The Trump administration is expanding its goals in Syria beyond routing ISIS to include a political settlement of the country’s civil war, according to The Washington Post. US staying in the country is sure to draw ire from Syria and Iran.
The US officials say they are hoping to use the presence of American troops in Syria to put pressure on President Bashar al-Assad. Al-Assad’s forces with aid from Iran regained control over much of the country. US withdrawal could complete Assad’s sweep of Syrian territory and help guarantee his political survival, The Washington Post says, and would strengthen Iran’s influence in the region, an undesirable outcome for the US.
To avoid that outcome, US officials say they plan to maintain a US troop presence in northern Syria — where the Americans have trained and assisted the Syrian Democratic Forces (SDF) that opposes both al-Assad’s government and ISIS — and establish new local governance, apart from the al-Assad government, in those areas.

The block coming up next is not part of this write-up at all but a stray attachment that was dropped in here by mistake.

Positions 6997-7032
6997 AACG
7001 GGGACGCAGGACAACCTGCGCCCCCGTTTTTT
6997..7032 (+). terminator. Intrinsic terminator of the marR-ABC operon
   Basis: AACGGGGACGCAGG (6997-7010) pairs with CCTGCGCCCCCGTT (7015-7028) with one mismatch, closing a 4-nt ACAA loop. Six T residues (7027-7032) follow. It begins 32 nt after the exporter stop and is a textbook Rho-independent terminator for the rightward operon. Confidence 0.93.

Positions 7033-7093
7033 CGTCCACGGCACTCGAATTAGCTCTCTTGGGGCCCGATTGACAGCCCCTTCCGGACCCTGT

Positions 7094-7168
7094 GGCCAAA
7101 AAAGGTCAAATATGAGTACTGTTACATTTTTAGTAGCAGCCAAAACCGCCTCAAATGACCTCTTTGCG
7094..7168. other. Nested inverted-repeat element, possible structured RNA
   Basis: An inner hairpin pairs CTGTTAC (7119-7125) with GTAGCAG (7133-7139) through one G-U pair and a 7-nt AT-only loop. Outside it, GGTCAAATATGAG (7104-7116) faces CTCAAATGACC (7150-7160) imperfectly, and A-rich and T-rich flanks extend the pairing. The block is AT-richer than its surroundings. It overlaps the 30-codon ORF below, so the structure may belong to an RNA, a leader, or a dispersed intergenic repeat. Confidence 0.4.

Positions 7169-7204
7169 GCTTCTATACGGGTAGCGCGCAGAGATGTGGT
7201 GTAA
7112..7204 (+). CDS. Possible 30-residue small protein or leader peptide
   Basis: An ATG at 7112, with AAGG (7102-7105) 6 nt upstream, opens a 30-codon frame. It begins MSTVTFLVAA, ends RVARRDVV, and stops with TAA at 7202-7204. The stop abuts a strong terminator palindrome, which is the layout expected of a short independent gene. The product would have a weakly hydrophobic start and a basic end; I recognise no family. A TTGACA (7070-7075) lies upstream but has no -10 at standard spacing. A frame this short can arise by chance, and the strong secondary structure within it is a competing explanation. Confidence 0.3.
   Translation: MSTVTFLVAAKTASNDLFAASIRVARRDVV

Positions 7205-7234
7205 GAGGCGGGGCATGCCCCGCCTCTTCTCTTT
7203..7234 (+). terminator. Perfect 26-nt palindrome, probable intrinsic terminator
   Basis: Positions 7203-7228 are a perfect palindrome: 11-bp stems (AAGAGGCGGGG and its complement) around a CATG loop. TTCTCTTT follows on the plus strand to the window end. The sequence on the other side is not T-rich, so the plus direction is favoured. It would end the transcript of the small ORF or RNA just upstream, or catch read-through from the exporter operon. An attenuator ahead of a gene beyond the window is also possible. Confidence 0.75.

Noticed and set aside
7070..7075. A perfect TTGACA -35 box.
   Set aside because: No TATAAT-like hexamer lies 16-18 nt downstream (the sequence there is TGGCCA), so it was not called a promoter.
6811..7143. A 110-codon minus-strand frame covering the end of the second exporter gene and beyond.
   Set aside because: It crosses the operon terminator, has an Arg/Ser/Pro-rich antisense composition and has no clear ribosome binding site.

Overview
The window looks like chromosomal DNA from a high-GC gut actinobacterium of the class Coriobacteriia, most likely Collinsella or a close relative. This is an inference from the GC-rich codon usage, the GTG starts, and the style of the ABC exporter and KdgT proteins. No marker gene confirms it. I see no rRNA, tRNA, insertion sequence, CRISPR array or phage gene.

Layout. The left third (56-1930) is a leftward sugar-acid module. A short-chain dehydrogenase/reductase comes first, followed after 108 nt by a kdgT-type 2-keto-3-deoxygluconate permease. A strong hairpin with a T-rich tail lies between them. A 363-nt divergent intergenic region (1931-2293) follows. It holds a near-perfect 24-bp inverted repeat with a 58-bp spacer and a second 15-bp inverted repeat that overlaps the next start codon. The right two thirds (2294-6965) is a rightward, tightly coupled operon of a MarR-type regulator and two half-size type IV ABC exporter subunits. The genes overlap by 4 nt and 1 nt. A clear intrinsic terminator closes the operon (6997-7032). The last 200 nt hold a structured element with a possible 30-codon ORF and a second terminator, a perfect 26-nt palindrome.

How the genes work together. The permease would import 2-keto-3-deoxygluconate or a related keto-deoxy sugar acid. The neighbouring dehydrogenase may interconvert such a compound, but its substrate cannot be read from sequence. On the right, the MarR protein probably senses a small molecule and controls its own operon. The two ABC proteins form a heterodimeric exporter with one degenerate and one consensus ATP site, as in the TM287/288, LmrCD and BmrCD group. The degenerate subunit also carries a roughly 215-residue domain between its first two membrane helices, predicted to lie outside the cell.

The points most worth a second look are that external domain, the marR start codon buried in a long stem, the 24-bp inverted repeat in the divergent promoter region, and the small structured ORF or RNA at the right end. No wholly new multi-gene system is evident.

US officials also emphasized that an ongoing US military presence in Syria is necessary to ensure that ISIS remnants are mopped up and that repopulated communities are stabilized under local governance. “The fight with ISIS is not over,” one official said.
The official number of US troops currently deployed to Syria is 503, sent to train and assist the SDF. The actual number is believed to be far higher, including hundreds of additional Special Operations forces, forward air controllers, artillery crews and others sent for months-long temporary deployments.
According to Nicholas Heras of the Washington-based Center for a New American Security, the plans for a continuing troop presence indicate a shift in mission from defeating ISIS to a strategy aimed at countering Iranian influence. “The conditions are there for the counter-ISIS campaign to morph into a counter-Iran campaign,” he said. “The US has no master plan to stay, but isn’t in any hurry to leave either,” he said. “By placing no timeline on the end of the US mission . . . the Pentagon is creating a framework for keeping the US engaged in Syria for years to come.”